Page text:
Afghanistan’s first female rapper, Soozan Firooz, spreads a message of hope and defiance to women across the country. Her song ‘Our Neighbours’ speaks in Dari of her troubled past as a refugee in both Iran and Pakistan, and yet the music, and its message of empowerment is totally absorbing – one woman’s effort to react to horrific events in a productive and peaceful way.

The music was composed by her teacher, and Afghan musician, Farid Rastagar, who commissioned a poet to set the words. The song speaks of everyday problems that Soozan faced as a refugee: ‘when we were there, my parents sent me to buy bread from the bakeries, and in both countries people pushed me to the back of the queue. They treated Afghans very badly. I also say in my song that I don’t want our neighbours to interfere in our country – be that Pakistan, Iran or any other country. Let us build our country ourselves’.

Soozan recognises the problems that arise from living as a refugee, describing how many people become either addicts or terrorists. She wants to show to these people that in music, there is an alternative way to express yourself and escape. Another of her desires is to prove to the outside world that not all Afghans are extremists – following in the footsteps of bands such as the Palestinian hip-hop group DAM.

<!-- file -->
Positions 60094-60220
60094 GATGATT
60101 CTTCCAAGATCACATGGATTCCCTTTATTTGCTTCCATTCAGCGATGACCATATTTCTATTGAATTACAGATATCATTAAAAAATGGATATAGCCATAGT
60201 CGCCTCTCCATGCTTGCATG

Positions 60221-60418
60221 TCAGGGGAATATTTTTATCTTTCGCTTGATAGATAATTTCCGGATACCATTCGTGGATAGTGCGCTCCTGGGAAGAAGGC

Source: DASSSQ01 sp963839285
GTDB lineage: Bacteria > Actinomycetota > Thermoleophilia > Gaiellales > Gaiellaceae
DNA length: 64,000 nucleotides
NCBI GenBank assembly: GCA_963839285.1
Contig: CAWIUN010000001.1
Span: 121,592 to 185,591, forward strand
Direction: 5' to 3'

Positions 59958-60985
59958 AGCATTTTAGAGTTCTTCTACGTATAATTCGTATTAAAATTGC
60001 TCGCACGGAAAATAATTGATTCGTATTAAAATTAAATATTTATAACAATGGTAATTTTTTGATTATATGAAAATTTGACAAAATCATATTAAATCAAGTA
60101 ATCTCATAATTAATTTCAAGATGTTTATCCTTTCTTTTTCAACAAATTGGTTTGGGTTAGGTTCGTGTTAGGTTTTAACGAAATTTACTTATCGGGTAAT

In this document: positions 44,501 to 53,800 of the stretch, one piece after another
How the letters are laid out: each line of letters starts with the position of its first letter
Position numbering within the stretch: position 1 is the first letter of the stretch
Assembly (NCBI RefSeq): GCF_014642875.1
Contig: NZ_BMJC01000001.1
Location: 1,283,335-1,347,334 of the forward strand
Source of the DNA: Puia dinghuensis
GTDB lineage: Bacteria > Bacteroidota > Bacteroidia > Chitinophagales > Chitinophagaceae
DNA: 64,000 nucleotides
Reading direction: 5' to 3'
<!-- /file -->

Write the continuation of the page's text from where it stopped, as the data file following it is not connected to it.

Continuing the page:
For Soozan, however, being a female rapper in Afghanistan, where performances by women are frowned upon, is not easy. She often dresses in Western clothes, and appears in videos without a headscarf. All of this means her daily life involves receiving death threats that she must do her best to ignore: ‘there are some people who call me on the phone to threaten me, and tell me that if I continue, they’ll spray acid on my face. But I’m not afraid. I will keep singing’. Soozan does, however, have the support of her family, who are extremely proud of her achievements, and rely on her for financial support – her father now has to look after her safety full-time.

A softly-spoken, demure young woman may be an unlikely source for such a strong message of hope and empowerment for Afghan people, but her strength and bravery make her an excellent, and popular, role-model for women across the country, and her spirit of defiance shows the power of music to inspire people.